The first is Pochettino commands a fierce sense of loyalty amongst his squad. It feels almost rare to complete a Spurs interview these days without hearing words of gratitude professed to the manager and conviction that he is leading them into a brave new world.
Last month, Lloris, the club captain, even went as far as to say his own future would depend on Pochettino staying put.
Walker, however, has also been reverential of Pochettino's methods in the past and it might be that another, second, point of leverage is required – that Tottenham can now justifiably claim parity, in terms of performance at least, with any club in the country.
— Sky Sports Statto (@SkySportsStatto) May 1, 2017
It is likely that at least one of those two sides will be playing Europa League rather than Champions League football next season and at both clubs, a summer of huge upheaval awaits.
For Alli and co. there are no guarantees success will be more accessible away from White Hart Lane, where the very visible sight of an £800-million new stadium emerging from the rubble next door serves as a reminder of the club's ambitions.
That is not to say Walker could not thrive in a new, more challenging environment.
Some have pointed to the ill-fated spells at City of Fabian Delph and Jack Rodwell as evidence for caution, not to mention Luke Shaw's recently traumatic stint at Old Trafford.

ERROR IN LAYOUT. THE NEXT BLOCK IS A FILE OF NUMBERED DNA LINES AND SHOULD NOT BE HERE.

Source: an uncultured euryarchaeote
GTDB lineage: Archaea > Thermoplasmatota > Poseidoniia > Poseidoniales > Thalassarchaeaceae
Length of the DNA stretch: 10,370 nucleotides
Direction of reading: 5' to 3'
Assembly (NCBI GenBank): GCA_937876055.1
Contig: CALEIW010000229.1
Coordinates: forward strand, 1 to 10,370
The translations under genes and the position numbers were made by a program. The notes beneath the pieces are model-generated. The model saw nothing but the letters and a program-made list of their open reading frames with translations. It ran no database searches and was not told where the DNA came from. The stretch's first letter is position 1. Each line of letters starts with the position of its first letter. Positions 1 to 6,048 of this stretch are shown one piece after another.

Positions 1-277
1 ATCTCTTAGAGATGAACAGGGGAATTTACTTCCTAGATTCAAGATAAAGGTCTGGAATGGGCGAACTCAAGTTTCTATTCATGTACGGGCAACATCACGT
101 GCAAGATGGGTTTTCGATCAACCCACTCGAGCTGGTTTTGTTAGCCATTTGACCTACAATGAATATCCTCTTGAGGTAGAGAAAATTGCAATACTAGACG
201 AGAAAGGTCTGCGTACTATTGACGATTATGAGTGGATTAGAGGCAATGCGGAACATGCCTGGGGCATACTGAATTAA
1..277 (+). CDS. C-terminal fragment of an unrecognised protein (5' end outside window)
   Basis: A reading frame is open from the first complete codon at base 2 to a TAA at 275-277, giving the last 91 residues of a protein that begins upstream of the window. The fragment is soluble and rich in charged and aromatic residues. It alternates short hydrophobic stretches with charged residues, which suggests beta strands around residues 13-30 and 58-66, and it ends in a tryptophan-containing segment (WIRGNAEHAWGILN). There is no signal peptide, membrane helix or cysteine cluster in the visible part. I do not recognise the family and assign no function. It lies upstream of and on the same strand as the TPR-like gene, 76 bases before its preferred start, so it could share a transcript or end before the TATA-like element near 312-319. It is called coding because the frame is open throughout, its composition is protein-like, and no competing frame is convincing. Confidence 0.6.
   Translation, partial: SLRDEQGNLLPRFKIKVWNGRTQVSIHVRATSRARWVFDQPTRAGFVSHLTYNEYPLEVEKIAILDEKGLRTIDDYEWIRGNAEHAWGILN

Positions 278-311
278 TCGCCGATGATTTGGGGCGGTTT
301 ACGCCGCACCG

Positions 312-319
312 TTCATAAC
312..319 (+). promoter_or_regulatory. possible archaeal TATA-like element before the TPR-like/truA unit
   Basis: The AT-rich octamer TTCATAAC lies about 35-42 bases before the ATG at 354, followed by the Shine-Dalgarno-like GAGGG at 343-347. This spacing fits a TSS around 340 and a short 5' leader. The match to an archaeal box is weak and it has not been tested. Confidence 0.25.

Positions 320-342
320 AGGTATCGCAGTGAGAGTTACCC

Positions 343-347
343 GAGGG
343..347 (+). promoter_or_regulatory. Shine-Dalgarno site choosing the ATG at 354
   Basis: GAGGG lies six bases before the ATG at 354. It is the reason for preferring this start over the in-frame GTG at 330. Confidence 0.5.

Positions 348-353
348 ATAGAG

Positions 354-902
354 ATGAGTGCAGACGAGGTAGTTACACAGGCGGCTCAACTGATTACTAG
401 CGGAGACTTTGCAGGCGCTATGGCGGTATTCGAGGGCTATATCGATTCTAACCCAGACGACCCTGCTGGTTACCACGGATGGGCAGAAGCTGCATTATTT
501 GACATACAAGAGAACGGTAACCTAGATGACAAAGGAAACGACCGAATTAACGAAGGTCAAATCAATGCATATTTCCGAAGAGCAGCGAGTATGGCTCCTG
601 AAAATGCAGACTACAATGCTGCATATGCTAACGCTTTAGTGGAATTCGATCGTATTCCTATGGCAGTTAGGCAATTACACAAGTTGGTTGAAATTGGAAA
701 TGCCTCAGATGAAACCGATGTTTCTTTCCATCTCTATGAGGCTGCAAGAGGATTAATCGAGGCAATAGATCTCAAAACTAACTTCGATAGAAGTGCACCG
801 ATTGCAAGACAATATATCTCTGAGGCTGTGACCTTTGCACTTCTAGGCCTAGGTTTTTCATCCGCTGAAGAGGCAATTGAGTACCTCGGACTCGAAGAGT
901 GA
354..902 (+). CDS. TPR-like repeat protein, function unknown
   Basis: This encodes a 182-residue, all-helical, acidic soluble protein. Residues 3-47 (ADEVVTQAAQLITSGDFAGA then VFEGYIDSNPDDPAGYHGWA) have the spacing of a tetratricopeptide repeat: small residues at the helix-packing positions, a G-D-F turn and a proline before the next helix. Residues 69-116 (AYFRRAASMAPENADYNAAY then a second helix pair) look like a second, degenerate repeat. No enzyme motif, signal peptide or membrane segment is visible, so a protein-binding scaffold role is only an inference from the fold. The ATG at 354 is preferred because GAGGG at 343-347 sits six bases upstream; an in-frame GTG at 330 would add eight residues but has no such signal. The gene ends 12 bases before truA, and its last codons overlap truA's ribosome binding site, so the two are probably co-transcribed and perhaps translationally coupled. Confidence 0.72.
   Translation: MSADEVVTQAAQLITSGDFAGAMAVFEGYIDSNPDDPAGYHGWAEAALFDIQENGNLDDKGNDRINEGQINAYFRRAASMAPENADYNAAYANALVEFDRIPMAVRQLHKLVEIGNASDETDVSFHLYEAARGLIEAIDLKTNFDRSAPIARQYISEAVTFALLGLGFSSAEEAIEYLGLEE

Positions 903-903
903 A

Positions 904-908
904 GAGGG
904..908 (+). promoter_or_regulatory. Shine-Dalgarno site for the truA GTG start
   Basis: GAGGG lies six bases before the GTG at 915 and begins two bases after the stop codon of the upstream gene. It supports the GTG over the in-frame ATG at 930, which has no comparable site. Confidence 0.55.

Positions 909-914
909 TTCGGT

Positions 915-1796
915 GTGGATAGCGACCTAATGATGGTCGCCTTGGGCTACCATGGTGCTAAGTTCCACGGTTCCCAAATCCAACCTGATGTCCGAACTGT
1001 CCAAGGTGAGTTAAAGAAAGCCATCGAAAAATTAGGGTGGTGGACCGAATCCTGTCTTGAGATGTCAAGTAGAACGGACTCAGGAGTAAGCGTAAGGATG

But Walker is far more established and experienced at Premier League level than any of those three, who were, and still are, attempting to break through. Walker could expect to slot straight into the first-team.
And, for all Pochettino's upward momentum, there remains the undeniable lure of taking instruction from either of the two most influential coaches of this current era.
Jose Mourinho and Pep Guardiola combined have won 46 trophies as managers. Pochettino is still hunting his first.
But Walker might also do well to remember his own, not altogether straightforward, journey to this point.
He was overlooked for England squads taken to Euro 2012 and the World Cup in 2014 after disjointed, injury-hit campaigns.
In his last league fixture before Pochettino arrived, he played right wing, Tottenham were thrashed 4-0 by Chelsea and the fourth goal was a result of his own misjudged header back, collected and converted by Demba Ba.
No defender has made more Premier League assists (8) since the start of 2015/16 than Kyle Walker.
Loves to bomb forward. 💨 pic.twitter.com/jIUo09bg9v
— Squawka Football (@Squawka) May 2, 2017
Walker has thrived under Pochettino. A new mentor may push him further or the ascent might quickly level off.
No scenario is without risk and there is nothing to say the outcome for one would have to be at the expense of the other. Spurs and Walker could both gain from a transfer, just as they could both stand to lose.
But Pochettino's Tottenham transformation has hinged on innovative coaching but also, most crucially, old-fashioned values – unity, trust, respect, discipline and hard work.
If sacrificing Walker meant that framework stayed intact, he may see it as a risk worth taking.